The equally questionable rationale to the latter bill was his contention that women actually choose to become single mothers, and only call their pregnancies “unplanned” because that’s what people want to hear.
“I think people are trained to say that ‘this is a surprise to me,’ because there’s still enough of a stigma that they’re supposed to say this,” he said in 2012.
Law enforcement officials in Madison, Wis., have arrested six individuals suspected of breaking into a house, robbing the property and sexually assaulting a pregnant woman that was inside. The suspects also reportedly beat the pregnant woman's blind husband as he lay in bed.
Interim Police Chief Randy Gaber explained that a crime of this severity was relatively unprecedented in the Madison area.
“I can tell you that in my 27-plus years of policing here in Madison, this is probably one of the most disturbing and heinous crimes that I’ve ever seen,” Gaber said.
According to WKOW, the six suspects are all individuals in their early 20s. Kristopher Hughes, 20, Michon Thomas, 22, and Eric Bass, 23, were charged with the harshest crimes of armed robbery and sexual assault. Effemia Neumaier, 21, and DeAndre Mayweathers, 23, were charged solely with conspiracy to commit armed robbery, while 22-year-old Demarco Mallit was charged with aiding a felon and theft. Neumaier was the lone female suspect involved in the incident.
According to the Minnesota StarTribune, the incident took place on Feb. 23. The suspects intended to rob a different property but continued attacking the individuals inside the home despite realizing the mistake. The suspects reportedly assaulted the victims for 40 to 50 minutes before leaving. The two victims called 911 from a nearby business and were subsequently taken to the hospital to be treated for various injuries.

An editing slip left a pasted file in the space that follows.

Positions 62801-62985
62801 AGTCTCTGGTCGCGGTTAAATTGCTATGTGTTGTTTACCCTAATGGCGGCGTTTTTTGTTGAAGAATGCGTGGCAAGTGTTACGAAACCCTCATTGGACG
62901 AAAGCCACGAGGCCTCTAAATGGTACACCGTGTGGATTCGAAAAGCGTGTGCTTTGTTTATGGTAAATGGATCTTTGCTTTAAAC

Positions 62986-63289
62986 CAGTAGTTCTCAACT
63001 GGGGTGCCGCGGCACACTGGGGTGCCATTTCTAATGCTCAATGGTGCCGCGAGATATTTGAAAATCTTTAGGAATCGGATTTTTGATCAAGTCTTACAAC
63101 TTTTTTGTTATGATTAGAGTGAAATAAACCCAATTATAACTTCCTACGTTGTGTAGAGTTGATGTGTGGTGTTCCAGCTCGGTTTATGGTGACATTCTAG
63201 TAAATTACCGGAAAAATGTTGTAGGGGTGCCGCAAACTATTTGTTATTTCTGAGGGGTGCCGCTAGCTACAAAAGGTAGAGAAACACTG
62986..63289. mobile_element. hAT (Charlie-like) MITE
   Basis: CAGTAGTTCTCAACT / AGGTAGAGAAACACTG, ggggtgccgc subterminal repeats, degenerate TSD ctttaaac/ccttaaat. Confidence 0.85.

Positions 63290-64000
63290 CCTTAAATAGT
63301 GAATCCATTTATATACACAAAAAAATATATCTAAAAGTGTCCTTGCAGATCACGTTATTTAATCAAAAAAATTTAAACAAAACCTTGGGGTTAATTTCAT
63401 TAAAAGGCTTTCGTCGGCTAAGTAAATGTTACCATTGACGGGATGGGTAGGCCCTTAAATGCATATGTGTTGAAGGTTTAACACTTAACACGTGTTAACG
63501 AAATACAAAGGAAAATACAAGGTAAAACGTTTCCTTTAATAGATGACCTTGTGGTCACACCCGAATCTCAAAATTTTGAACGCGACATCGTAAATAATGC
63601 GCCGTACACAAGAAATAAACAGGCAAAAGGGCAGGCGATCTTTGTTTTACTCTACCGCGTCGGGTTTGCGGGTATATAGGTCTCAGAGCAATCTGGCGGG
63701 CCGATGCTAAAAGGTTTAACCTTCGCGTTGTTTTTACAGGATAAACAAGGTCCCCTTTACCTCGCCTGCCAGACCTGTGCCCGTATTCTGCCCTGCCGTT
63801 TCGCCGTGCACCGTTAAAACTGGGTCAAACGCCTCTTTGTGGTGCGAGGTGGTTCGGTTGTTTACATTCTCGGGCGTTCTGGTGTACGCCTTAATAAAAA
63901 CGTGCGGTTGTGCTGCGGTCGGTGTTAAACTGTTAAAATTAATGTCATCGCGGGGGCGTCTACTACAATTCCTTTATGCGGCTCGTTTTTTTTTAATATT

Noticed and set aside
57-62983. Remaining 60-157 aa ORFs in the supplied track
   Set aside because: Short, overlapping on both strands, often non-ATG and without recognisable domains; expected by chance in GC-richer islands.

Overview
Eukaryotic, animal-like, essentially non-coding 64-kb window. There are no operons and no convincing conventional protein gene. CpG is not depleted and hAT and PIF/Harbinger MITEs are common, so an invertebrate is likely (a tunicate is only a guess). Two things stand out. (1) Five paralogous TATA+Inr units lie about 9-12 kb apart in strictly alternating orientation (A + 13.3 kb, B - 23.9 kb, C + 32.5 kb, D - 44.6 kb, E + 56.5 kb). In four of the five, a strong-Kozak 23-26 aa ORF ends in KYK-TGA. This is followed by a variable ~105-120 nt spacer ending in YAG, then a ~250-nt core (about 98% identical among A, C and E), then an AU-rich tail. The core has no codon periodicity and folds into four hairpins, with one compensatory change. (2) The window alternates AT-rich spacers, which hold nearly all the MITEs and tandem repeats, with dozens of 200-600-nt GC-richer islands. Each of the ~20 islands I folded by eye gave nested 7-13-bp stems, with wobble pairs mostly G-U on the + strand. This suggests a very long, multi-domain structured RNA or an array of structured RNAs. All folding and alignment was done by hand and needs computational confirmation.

Information regarding the forthcoming criminal proceedings for the six suspects has not yet been released.
In 2013, Brian Cooper was accused of sexually assaulting and killing Alisha Bromfield.
Convicting Cooper of sexual assault proved to be fairly simple. Unfortunately, the jury could not decide on the murder charge because he was drunk during the attack.
Bromfield's family is now trying to overturn a Wisconsin law which prevents a first-degree murder conviction when someone is drunk because "a killer's intent can't be proved if intoxicated," reports The Daily Mail.
Cooper allegedly strangled Bromfield because she refused to rekindle their relationship.
After Bromfield died, Cooper sexually assaulted her body. Bromfield was six months pregnant.
Both Bromfield and her unborn baby girl died in the attack.
According to Jury foreman Mark A. Hagen, the jury's main disagreement was over the meaning of a line in the instructions they were given.
The instructions read: "If the defendant was so intoxicated that the defendant did not intend to kill Alisha Bromfield, you must find the defendant not guilty of first-degree intentional homicide."